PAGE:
VoxEU Column Global governance International trade

Standstills in WTO trade negotiations are not that unusual

It is clear from the recent WTO ministerial meeting in Geneva that a successful conclusion to the Doha Round is a long way off. But long stoppages have been commonplace in earlier liberalisation efforts. This column outlines some of these delays in an effort to better understand the current standstill.

For those who believe that trade liberalisation promotes economic prosperity and peace, the continued stalemate in the Doha round of negotiations is of serious concern. Country leaders are still not ready to make the compromises needed to at least resume meaningful trade negotiations. This site has repeatedly warned of the threat of “murky” protectionism, and I have argued that fears of protectionism might actually help solve some of the technical sticking points holding up the Doha negotiations, whereas Claude Barfield has questioned the political appetite for trade in the US.

The current stall in trade negotiations need not be cause for despair, however. The history of previous negotiations is littered with lengthy stalemates. So long as the governments of the leading participants are committed to a successful outcome, delays may stretch into years without resulting in the complete failure of a negotiating round.

Two reasons for standstill

Standstills in the trade liberalisation process occur for two reasons:

  • Influential groups within a key country disagree on an important policy decision (Baldwin 2009a).
  • Disagreements arise among the major countries participating in trade negotiations (Baldwin 2009a).

An example of the first occurred in the US during the early years of the Eisenhower administration when Republicans took control of both houses of Congress. Rather than requesting from Congress the usual three-year renewal of the Reciprocal Trade Agreements Act, President Eisenhower in 1953 merely asked for a one-year extension without any new tariff-cutting authority plus the creation of a commission composed of public citizens and members of Congress to examine US foreign economic policy. After rejecting efforts to include protectionist provisions in the measure, the Congress finally passed a bill that largely conformed to the President’s request.

In 1954 the President sent a special message to Congress recommending adoption of the recommendation of the commission (the Randall Commission) that the Trade Agreements Act be extended for three years with an additional 15% tariff-cutting authority. However, opposition to this proposal from Republicans in the House forced the administration to simply settle for another one-year extension. But in 1955, with control of Congress again in Democrats’ hands and the administration playing a more active legislative role, the President obtained a three-year extension of the Trade Agreements Act along with the additional 15% duty-cutting authority. Whereas GATT trade-negotiating rounds had been held in 1947, 1949 and 1950, it was not until 1956 that another round of negotiations took place.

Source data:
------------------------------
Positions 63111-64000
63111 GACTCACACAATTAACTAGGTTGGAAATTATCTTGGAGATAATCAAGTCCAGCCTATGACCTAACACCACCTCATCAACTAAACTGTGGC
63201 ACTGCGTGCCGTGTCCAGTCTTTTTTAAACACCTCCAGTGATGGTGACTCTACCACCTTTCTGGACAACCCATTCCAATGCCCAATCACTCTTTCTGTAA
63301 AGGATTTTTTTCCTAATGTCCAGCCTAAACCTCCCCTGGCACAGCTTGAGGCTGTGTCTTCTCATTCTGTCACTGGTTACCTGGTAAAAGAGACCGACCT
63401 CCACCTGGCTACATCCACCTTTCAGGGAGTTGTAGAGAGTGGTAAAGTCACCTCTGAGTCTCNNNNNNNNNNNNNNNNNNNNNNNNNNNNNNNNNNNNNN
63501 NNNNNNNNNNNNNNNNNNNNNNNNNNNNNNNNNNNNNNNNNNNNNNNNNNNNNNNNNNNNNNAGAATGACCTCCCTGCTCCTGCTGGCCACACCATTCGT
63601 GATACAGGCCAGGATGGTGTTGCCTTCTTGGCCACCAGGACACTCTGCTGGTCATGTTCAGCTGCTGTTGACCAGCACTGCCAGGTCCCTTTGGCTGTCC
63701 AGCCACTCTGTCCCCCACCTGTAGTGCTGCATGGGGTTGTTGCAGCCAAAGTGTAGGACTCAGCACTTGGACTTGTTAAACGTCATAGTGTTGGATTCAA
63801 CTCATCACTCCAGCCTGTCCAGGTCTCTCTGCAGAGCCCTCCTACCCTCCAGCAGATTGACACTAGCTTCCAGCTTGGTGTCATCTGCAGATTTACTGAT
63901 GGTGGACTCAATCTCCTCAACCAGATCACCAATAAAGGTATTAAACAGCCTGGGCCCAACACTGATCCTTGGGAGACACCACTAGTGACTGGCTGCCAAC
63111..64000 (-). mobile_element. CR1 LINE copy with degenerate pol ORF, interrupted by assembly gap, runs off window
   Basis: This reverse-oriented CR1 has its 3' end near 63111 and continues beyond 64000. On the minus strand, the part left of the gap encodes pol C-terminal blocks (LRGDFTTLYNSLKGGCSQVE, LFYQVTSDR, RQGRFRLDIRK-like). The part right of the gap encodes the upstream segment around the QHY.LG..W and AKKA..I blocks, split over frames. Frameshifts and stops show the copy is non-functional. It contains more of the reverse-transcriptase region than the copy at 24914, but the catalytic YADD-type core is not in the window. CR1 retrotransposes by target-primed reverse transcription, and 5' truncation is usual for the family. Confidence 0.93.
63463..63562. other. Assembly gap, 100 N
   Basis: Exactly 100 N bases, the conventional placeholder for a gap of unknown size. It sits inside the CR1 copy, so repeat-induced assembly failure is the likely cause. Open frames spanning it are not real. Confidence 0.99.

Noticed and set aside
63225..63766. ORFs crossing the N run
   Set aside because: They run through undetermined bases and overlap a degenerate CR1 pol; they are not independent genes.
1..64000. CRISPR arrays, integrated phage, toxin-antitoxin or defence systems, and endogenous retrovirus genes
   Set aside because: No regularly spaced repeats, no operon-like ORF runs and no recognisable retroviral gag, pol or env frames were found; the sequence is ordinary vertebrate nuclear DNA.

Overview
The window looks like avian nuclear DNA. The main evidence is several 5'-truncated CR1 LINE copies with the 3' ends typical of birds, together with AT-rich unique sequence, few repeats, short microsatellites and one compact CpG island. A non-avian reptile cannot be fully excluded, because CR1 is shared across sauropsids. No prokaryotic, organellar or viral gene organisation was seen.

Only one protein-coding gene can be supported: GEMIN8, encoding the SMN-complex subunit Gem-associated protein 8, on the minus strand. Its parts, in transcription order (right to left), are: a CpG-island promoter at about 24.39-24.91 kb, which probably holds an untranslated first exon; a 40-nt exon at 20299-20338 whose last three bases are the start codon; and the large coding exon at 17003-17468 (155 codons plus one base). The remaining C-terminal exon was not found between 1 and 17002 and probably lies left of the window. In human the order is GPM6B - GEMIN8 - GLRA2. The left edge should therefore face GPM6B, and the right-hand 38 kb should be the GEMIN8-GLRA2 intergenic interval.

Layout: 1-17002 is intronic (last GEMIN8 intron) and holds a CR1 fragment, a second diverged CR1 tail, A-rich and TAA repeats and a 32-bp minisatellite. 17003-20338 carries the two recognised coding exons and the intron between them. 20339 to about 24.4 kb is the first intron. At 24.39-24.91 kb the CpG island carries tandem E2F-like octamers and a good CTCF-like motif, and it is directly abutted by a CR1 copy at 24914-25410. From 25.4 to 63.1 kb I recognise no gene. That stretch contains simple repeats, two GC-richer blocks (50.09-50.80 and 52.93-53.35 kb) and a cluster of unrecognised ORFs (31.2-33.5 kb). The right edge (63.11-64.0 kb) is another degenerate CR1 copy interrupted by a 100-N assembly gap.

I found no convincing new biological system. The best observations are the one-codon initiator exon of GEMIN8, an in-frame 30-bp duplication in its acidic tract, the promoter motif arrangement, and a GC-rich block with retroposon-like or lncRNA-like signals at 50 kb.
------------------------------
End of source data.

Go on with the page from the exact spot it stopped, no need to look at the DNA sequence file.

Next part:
An example of the second reason took place in the Kennedy Round of negotiations (1964-67) between July 1965 and February 1966, this time within the European Economic Community. The Commission had proposed using revenues from the common external tariff on industrial products to finance the Community budget, the largest part of which was the cost of its farm policy. It also proposed revisions of the Rome Treaty that would give the European Parliament a greater role in the budget-making process. Five of the six Community members supported these proposals, but the French did not. One consequence of this dispute was that the European Economic Community’s participation in the ongoing Kennedy Round negotiations in Geneva ceased. Some efforts were made to proceed without the European Economic Community but little was accomplished. Fortunately, at a meeting in Luxembourg on 30 January 1966, European ministers reached a compromise on these issues, and the Kennedy Round negotiations resumed with active French participation.

Breakdowns in negotiations among GATT/WTO members are associated with the adjustment process to changes in their trading-power relationships. In the early days of GATT, the US dominated the setting of the negotiating agenda. However, with the formation of the six-nation European Economic Community in 1957, its enlargement to include the UK, Ireland, and Norway in 1973, and the eventual creation of the EU in 1993, the US was forced to share agenda-setting with this group of nations.

Developing countries play an increasing role

In instances of deadlocked trade negotiations since the Uruguay Round, developing countries have played a key role. They have long complained that the developed countries ignored the trade issues of most concern to them and that they were kept out of key GATT negotiating sessions. But only in recent years have they had the economic power and resolve to bring negotiations to a halt unless their demands are met.

The first instance of this occurred in 1999 at the Seattle ministerial meeting aimed at launching a new round of multilateral trade negotiations. The developing countries became resentful and uncooperative on being excluded from talks between the US and the EU on agriculture. Disagreement among the developed countries on this and other issues also played an important role in accounting for the failure of the ministerial meeting to settle on an agenda for a new negotiating round. It was not until November of 2001 that a new round was finally launched in Doha, Qatar.